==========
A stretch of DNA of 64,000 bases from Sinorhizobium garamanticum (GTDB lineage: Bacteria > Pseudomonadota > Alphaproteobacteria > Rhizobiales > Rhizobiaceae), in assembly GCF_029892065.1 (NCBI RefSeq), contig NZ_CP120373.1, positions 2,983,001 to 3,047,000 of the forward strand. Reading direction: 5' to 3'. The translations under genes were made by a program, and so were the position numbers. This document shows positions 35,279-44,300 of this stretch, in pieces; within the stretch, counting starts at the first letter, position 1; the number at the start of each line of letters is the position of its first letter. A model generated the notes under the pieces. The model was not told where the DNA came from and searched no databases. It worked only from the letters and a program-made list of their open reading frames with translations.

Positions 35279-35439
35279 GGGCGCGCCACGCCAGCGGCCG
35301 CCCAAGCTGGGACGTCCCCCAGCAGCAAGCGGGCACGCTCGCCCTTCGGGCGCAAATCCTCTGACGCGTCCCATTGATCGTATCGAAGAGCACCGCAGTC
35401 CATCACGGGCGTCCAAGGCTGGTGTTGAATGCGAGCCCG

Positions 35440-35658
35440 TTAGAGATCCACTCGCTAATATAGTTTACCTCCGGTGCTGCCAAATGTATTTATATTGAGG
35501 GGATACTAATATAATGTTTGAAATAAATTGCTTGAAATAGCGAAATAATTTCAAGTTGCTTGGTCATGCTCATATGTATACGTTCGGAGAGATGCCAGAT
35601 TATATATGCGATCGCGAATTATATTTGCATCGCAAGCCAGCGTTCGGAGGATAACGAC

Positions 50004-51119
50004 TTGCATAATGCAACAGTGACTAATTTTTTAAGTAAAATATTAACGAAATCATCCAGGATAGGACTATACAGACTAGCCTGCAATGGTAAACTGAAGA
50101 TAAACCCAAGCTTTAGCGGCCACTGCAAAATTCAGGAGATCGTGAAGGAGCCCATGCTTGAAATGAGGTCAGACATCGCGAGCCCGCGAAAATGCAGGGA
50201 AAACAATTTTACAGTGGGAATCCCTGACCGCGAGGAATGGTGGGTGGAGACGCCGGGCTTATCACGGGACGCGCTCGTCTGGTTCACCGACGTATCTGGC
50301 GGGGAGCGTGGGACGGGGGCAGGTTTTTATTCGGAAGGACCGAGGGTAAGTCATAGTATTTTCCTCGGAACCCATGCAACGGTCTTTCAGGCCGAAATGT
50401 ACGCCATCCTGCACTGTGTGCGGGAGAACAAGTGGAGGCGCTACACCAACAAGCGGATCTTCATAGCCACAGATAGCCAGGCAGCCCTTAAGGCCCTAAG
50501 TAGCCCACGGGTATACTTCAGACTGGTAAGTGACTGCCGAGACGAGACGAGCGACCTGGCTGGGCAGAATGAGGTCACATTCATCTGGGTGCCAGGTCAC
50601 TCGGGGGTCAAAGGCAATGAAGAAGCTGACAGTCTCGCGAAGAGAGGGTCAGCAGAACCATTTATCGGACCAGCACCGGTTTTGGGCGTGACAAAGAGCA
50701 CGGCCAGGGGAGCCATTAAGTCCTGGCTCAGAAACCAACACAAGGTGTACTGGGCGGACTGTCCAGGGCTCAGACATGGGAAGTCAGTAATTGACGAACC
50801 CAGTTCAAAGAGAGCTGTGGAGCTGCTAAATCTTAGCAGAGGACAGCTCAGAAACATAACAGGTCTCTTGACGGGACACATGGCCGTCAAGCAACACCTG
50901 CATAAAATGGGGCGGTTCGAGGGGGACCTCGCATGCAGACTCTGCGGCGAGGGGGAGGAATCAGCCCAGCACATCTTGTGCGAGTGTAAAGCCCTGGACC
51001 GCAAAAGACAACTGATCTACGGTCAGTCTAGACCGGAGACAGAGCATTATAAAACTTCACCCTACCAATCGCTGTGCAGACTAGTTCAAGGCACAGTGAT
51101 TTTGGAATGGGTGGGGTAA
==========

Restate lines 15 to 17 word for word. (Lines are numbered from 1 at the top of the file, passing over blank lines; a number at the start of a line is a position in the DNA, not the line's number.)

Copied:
50401 ACGCCATCCTGCACTGTGTGCGGGAGAACAAGTGGAGGCGCTACACCAACAAGCGGATCTTCATAGCCACAGATAGCCAGGCAGCCCTTAAGGCCCTAAG
50501 TAGCCCACGGGTATACTTCAGACTGGTAAGTGACTGCCGAGACGAGACGAGCGACCTGGCTGGGCAGAATGAGGTCACATTCATCTGGGTGCCAGGTCAC
50601 TCGGGGGTCAAAGGCAATGAAGAAGCTGACAGTCTCGCGAAGAGAGGGTCAGCAGAACCATTTATCGGACCAGCACCGGTTTTGGGCGTGACAAAGAGCA